But it’s also a lifestyle because, Clay and Mark and I; we see each other three, four times a year in Berlin and Cannes and Sundance and Toronto. It’s a family. A traveling circus of people. A very small community.
Even though we’re all competitors, we’re super close. We don’t treat each other like competitors. We share information.
Christine, if you would talk about what a producer does, and of course, there’s financial producers, there’s creative producers, there are producers that are in subsidized places, the producer to tap into subsidies, but maybe talk a bit about what type of producer you are.
The company that I partner with, we have a diverse slate we do a lot of documentaries, we do documentary series, we do feature films, we do television series. And we do service work.
So we are across the board.
As our business strategy, the company’s been around for 26 years. 16 years ago I joined their team. To produce with them not exclusively, but they’re my preferred partner. I also do other projects and with other companies.
Generally, I like working with them so we’re like a bottom up company.
We like to develop so we’re looking at IP, books, stories, people send us their scripts.
We’ll develop them. We can do the financing together if they’re strictly Canadian content or we have an opportunity to co-produce with other countries like Britain or Australia or Germany.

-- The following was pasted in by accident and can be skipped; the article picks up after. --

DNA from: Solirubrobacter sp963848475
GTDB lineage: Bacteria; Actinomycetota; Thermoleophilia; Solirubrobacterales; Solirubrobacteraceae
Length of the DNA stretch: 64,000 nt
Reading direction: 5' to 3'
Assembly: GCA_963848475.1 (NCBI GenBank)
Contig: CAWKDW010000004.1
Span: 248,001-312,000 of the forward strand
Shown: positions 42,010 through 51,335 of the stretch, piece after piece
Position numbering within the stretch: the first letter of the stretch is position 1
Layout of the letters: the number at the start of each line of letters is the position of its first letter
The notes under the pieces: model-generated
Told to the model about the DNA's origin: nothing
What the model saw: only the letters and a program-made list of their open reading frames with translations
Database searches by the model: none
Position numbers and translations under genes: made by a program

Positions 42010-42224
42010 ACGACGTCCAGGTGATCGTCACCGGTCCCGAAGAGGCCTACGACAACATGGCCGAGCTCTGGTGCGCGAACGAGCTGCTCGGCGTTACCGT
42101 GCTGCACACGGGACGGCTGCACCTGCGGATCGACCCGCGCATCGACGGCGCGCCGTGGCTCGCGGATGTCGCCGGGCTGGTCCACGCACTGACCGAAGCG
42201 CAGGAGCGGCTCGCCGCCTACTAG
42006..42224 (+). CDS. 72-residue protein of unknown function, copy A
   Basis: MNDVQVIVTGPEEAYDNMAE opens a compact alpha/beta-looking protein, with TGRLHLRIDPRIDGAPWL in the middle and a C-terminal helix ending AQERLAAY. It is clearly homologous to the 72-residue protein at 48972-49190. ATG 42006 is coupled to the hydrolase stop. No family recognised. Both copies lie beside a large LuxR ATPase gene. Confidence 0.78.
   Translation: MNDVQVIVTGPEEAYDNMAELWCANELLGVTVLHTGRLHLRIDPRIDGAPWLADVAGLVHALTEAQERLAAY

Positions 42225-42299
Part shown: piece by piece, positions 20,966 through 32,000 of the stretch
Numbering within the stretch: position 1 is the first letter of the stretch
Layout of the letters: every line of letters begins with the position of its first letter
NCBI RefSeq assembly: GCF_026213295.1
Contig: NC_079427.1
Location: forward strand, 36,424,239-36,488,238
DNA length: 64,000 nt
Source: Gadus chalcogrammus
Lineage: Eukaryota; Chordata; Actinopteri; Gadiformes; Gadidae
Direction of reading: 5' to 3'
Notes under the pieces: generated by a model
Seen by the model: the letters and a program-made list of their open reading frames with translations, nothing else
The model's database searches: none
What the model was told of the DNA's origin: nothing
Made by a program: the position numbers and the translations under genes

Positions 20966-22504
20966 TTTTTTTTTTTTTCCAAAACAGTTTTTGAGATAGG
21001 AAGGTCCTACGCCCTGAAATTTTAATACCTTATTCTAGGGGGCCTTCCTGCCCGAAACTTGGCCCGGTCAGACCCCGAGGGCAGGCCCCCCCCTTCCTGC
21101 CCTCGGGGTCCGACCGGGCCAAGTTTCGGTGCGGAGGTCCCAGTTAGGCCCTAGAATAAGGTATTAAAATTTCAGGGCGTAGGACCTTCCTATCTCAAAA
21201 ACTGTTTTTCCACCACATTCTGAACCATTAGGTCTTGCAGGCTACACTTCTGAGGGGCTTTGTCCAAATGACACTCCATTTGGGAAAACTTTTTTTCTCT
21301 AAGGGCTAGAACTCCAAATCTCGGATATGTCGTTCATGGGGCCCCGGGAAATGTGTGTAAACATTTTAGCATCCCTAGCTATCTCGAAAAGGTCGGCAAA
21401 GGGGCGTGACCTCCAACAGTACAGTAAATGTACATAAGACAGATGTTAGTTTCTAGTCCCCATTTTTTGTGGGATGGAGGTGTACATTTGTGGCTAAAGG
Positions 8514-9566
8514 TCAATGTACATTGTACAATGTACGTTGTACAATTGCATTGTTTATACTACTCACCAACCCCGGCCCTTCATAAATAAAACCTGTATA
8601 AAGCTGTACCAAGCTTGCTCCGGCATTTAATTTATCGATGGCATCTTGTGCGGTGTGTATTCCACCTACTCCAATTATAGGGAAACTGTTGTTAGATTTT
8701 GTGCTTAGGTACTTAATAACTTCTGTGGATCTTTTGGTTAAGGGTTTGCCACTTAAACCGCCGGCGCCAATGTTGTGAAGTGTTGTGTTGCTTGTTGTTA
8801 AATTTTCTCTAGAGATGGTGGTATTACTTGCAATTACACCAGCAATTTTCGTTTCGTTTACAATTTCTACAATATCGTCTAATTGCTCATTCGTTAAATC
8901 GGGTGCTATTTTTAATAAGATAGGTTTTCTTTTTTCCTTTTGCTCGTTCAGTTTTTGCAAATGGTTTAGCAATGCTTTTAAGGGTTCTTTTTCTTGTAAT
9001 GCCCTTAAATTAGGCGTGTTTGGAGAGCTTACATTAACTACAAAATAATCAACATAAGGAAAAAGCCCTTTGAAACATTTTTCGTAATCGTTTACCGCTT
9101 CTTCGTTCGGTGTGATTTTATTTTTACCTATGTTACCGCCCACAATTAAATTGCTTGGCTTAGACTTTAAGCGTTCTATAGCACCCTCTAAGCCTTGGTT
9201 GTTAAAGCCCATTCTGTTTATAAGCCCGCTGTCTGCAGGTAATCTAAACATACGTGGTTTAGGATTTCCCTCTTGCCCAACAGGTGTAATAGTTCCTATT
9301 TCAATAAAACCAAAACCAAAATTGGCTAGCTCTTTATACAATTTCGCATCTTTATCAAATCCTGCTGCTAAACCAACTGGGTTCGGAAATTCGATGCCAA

We’ve done co-productions all over, with every country in the world practically.
I think Canada has 52 different treaties, which enables us to co-finance and co-produce and mitigate the risk on the project and help bring money to the table.
We go after soft financing in Canada and luckily we have a government that believes heavily in culture and part of that culture is film and television and so we do have subsidized programs that help us raise money.
It’s taxpayers. We also have an extremely robust and healthy tax credit system. So you can generally raise [money] on a Canadian project that’s either a co-production or a Canadian content production, about 50 to 60% of your budget just out of Canada alone.
We just finished a television series and a feature film that we were able to raise $21 million just out of Canada without selling anything else and that was unheard of, really a lot of money for that project.
But we also do service projects, so if somebody comes in and wants to do a shoot in Canada, we have obviously phenomenal relationships with crew and cast and even shoot in other countries.
I just did a service project that I shot in Indonesia, a Dev Patel film “Monkey Man” for a company called Bron that is no longer. But I was there for six months servicing that project.
We have to stay nimble, because the market’s constantly changing, and we’re developing. We’ve got three projects that are historical romances, and all of a sudden, nobody wants historical romances. They all want thrillers, thrillers always work. But dramas aren’t working.